Background: The National Association of Social Workers explicitly endorses the Universal Declaration of Human Rights (UDHR), and the United Nations considers social work a "crucial" human rights profession. How do these international commitments translate to U.S. social work? Are U.S. social workers engaged as human rights professionals? Does U.S. social work education prepare students to act as human rights professionals? This presentation details the development and initial validation of two unidimensional scales, Human Rights Engagement (HRE-SW) and Human Rights Exposure (HRExpSW), which were devised for use with U.S. social work students and social workers in the field. The 25-item Engagement scale asks social workers to rate 1) their endorsement of human rights principles as articulated in the UDHR, 2) their perception of the relevance of those rights to social work practice, and 3) their personal application of those principles in social work practice. The 11-item Exposure scale asks social workers to assess their familiarity with human rights principles, including the UDHR, and the contribution of their social work education to that knowledge.
Methods: Following content validation by an eight-member panel of experts, the survey instrument, including the hypothesized Engagement and Exposure scales, was piloted on a nonprobability sample of 283 social work students in spring 2011. To assess construct validity, the instrument also included the Human Rights Questionnaire-Equality subscale (HRQE; Diaz-Veizades et al., 1995), the Social Dominance Orientation scale (SDO; Pratto et al., 1994), and the newly-created Human Rights Behavior Index (HRBI). The HRBI assesses specific behaviors, including donating money, signing petitions, and recruiting friends for human rights activities. Data analysis examined sample characteristics, as well as evidence of content validity, reliability, factor structure, and construct validity.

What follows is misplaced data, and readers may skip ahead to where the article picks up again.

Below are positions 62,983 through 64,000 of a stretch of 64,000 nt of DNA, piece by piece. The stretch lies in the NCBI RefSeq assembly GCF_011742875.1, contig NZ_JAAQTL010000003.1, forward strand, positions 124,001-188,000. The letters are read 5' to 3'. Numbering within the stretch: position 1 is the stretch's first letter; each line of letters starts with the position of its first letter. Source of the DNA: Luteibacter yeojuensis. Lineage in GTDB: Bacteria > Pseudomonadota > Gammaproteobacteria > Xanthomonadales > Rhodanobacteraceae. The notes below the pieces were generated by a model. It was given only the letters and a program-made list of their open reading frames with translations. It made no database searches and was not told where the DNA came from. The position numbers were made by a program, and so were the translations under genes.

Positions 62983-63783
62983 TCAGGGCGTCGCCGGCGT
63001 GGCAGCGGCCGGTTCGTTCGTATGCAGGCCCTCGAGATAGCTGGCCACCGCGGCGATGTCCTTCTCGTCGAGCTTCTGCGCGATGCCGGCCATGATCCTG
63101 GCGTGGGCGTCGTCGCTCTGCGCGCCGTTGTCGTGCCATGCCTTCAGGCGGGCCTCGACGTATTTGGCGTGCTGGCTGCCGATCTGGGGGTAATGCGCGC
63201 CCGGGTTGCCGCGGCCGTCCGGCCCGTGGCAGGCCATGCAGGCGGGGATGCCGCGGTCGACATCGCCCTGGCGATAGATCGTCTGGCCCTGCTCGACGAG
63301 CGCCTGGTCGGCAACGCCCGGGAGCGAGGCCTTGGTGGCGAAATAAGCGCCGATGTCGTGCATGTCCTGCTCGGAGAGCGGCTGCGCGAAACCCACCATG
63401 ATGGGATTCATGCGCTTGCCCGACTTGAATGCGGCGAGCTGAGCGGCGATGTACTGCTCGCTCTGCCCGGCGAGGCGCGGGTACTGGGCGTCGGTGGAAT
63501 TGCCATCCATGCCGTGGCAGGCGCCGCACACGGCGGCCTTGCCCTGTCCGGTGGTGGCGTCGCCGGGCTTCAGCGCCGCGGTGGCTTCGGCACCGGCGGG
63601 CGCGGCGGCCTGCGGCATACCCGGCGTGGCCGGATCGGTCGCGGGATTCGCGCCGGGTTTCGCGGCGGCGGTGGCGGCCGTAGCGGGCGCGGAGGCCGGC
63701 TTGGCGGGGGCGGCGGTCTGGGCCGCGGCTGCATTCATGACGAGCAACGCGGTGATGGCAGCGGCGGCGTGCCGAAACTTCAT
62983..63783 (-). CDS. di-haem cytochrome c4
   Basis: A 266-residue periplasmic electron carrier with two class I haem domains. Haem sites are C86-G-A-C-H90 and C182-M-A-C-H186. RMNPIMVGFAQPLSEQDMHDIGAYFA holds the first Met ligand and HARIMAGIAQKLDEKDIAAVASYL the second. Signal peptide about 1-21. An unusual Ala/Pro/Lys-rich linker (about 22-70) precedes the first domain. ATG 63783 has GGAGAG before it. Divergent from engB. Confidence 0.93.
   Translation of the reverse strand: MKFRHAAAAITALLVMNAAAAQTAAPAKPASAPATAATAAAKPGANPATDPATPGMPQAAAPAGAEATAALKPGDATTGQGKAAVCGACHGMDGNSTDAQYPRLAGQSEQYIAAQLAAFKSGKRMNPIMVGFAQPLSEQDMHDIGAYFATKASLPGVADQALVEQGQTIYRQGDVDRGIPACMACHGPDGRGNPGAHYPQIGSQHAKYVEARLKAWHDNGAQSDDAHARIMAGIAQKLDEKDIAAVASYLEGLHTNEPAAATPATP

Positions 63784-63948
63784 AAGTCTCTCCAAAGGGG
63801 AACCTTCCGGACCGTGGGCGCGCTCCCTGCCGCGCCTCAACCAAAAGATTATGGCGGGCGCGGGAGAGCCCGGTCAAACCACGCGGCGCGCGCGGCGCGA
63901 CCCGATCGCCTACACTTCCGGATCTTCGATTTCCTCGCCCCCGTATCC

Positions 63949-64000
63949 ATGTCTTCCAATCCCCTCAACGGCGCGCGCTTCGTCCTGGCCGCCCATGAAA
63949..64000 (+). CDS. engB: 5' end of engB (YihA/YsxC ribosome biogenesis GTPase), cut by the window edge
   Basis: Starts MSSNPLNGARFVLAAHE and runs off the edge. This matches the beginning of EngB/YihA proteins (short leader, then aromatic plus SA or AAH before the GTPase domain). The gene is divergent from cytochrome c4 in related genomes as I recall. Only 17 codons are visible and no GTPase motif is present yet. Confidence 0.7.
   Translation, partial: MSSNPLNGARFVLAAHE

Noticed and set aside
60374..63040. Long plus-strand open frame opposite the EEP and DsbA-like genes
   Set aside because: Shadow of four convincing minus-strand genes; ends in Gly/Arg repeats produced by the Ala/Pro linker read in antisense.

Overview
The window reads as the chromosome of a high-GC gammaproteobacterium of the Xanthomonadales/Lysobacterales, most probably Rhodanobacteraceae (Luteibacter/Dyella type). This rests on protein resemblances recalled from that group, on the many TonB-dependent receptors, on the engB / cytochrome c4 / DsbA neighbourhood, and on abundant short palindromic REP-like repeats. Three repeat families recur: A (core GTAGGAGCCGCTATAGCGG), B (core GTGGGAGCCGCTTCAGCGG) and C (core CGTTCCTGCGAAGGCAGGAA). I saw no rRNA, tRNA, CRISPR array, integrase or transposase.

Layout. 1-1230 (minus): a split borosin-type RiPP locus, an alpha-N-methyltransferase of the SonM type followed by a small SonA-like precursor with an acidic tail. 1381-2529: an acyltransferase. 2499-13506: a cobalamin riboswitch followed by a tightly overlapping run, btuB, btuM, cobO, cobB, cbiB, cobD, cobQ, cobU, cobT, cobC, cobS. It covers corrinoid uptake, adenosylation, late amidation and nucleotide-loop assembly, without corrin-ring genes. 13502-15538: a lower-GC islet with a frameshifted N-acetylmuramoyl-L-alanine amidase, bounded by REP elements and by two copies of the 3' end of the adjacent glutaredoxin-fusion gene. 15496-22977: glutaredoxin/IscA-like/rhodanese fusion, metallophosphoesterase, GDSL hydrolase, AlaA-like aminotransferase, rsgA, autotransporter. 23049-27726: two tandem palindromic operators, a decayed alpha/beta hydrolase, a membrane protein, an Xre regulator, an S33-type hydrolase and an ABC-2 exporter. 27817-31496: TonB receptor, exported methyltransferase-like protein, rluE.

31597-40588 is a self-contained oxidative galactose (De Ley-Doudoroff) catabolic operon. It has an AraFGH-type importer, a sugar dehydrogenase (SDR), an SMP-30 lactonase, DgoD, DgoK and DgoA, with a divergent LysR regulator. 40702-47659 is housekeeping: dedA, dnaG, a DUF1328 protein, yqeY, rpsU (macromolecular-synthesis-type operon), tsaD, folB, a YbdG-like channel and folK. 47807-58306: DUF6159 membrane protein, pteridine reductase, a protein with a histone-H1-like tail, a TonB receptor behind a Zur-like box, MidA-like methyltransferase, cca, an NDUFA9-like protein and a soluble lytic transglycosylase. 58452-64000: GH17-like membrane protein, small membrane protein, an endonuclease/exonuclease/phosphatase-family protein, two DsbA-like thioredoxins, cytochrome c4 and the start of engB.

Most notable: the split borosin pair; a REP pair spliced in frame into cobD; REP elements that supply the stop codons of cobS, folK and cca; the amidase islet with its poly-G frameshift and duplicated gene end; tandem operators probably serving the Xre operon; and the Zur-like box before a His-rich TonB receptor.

Results: This sample, similar to social work students in the U.S., was predominantly female (83.4%) and white (67.8%), and it ranged in age from 18 to 60 (M=24.2; SD=7.6). The Cronbach's alpha for the Engagement scale was strong at .89 (SEM = 1.71), and within range for a new measure at .73 (SEM = 2.65) for Exposure. Exploratory factor analysis suggested no cross-loadings between the two constructs. Confirmatory factor analyses indicated good model fit for both scales: Engagement, χ2 /df = 2.4, CFI = .94, TLI= .94, RMSEA = .075, SRMR = .066; and Exposure, χ2 /df = 2.4, CFI = .93, TLI= .90, RMSEA = .072, SRMR = .053. All construct validity evidence supported accuracy of primary constructs, with moderate effect sizes: for Engagement, the HRQE (r2 = .23), the SDO (r2 = .42), and the HRBI (r2 = .23); and for Exposure, a single-item indicator (r2 = .32). As hypothesized, education was not a significant predictor of Exposure.
Conclusion: The Human Rights Engagement and Exposure scales can be used to evaluate human-rights knowledge and attitudes among social work students and professionals. Educators can employ these scales to evaluate human-rights course content and its effect on students, while researchers can use them to explore levels of human rights engagement among professional social workers and evaluate our identity as a human rights profession.